Whatever the history, they’re completely charming, but they are tiny… Most of the ones on the north side of the street are 1,500 sq. ft (20′ x 25′ x 3 stories), while most of the ones on the south side are 1425 sq. ft. (19.5′ x 25′ x 3 stories) including the walls and stairs. Useable square footage is smaller yet – I’d guess it’s about 1,200 sq. ft.

Essentially you have one large room on each of the two lower floors and two adequate size bedrooms on the top floor (though I saw one that carved a 3rd small, double decked, kids playroom out of the top floor). Ceilings are quite high – especially on the top floor in the front.

While they’re small, they have sales prices that match their small size. Here’s a rundown of what places on Sylvan Terrace have sold for…

#14 – 9/25/2003 – $700K

#16 – 10/24/2003 – $321,600

#19 – 3/30/2004 – $590K

#12 – 12/31/2004 – $610K

#13 – 4/7/2005 – $482K

#15 – 10/5/2005 – $725K

#13 – 10/5/2006 – $1.05M

#15 – 2/23/2007 – unknown price

#14 – 12/17/2007 – $970K

#16 – 12/27/2007 – $990K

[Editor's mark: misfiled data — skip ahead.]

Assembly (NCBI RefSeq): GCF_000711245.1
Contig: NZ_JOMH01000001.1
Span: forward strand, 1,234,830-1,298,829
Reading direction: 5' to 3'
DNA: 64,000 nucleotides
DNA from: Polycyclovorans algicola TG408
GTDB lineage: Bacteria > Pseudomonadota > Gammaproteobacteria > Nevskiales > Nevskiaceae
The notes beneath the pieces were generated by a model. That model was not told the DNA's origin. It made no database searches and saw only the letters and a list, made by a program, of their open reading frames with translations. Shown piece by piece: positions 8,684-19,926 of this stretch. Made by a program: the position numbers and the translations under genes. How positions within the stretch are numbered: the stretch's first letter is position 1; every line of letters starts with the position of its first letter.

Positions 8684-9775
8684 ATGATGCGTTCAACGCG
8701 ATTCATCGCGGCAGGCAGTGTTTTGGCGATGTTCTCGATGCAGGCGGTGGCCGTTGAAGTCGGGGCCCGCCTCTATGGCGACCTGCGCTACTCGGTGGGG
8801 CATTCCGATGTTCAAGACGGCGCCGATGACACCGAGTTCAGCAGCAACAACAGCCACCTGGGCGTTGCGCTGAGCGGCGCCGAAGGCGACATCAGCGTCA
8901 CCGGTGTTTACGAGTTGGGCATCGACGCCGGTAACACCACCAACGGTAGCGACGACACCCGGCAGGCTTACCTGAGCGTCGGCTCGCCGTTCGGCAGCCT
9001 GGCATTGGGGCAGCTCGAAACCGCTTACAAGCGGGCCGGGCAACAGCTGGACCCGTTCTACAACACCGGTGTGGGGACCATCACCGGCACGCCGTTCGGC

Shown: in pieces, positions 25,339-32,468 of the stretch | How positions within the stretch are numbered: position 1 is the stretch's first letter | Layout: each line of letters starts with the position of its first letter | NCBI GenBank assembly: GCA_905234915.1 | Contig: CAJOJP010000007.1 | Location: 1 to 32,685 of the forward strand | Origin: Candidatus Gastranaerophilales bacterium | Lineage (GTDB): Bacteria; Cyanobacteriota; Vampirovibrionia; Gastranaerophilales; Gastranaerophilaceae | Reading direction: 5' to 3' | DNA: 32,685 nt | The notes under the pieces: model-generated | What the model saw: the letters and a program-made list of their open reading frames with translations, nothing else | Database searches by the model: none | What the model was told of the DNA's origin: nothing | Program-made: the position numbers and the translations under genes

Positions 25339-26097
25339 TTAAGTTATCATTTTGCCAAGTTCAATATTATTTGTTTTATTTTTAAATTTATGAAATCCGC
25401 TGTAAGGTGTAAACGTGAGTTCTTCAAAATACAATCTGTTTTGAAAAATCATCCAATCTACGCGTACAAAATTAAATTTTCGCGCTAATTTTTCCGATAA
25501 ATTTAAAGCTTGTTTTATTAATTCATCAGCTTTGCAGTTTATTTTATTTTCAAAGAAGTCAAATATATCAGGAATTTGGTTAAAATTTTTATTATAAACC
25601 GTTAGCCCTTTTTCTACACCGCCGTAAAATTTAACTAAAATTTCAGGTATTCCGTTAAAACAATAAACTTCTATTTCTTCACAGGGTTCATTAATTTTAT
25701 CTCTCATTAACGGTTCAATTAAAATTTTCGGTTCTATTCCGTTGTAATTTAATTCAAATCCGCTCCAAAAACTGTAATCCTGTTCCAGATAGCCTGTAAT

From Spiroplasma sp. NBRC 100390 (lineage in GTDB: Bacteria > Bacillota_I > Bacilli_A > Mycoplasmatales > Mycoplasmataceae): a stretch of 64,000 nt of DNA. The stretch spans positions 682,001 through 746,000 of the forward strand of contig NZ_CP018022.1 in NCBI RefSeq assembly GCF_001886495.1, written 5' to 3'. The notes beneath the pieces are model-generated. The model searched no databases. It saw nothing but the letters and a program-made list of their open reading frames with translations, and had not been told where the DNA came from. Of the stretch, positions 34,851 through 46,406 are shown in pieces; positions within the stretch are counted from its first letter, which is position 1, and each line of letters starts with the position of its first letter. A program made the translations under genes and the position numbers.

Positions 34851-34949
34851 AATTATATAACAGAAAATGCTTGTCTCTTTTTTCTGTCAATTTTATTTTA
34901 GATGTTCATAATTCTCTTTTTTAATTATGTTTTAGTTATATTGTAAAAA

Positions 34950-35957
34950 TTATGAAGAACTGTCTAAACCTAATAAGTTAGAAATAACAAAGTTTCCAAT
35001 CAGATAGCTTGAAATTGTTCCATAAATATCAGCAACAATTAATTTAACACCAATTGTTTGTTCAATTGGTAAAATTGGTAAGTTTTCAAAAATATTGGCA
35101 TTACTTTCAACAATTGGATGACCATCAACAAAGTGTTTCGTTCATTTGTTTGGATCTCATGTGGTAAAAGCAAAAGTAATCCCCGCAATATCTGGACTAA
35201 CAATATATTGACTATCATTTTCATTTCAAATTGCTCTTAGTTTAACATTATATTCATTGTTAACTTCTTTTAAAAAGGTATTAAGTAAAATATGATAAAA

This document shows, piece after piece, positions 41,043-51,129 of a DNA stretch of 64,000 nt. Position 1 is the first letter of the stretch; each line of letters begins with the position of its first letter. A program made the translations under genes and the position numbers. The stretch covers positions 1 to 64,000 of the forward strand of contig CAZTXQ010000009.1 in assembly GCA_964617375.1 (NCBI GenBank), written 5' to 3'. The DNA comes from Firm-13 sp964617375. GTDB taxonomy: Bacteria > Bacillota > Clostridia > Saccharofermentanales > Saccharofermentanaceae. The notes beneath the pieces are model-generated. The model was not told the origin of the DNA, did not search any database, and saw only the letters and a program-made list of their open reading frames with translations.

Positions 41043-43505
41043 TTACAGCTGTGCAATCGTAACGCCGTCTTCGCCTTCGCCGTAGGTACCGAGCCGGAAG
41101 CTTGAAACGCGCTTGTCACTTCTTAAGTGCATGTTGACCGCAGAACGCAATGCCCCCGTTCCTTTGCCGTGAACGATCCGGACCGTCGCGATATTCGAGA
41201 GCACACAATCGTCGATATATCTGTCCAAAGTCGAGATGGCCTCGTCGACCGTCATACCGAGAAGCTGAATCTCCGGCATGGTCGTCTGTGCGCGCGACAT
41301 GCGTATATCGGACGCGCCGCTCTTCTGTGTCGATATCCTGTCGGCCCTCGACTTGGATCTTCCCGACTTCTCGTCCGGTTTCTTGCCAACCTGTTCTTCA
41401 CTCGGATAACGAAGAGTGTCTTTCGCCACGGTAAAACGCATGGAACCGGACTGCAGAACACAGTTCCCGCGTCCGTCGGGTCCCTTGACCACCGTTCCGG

#5 – 3/11/2008 – estate – transferred within family

#18 – 4/3/2008 – $437K

The take-away is that the max price for one of these places at the height of the market was $1.05M and there have been no sales since the crash.

I’m not allowed to discuss other agents’ active listings, but I can talk about inactive listings πŸ™‚Β  #2 – a larger, apparently nicely renovated end unit with more windows and better light – went on the market in November 2009 for $1.1M. It was finally taken off the market a few months ago. It’s final asking price was $800K. So it’s fair to say that the current market value of a nicely renovated Sylvan Terrace townhouse is below $800K.

sylvan terrace north side

The other item which should be mentioned is that, unlike most of the townhouses I discuss here, these houses are mortgageable with conventional mortgages. Most are legal 1 families, a few are legal 2 families.

When you think about the price you’d pay for a 1,200 sq. ft. 2 bedroom condo or coop, Sylvan Terrace could be a good deal – and you get a proper house in a charming little neighborhood with a small back yard (for barbecuing, etc.), and from what I hear the neighbors are nice and fairly close-knit. There’s also a subway stop 1 block away (the C train).

Feel free to contact me if you think Sylvan Terrace might be right for you…

How SROs With No C of NHs Get Rehab Loans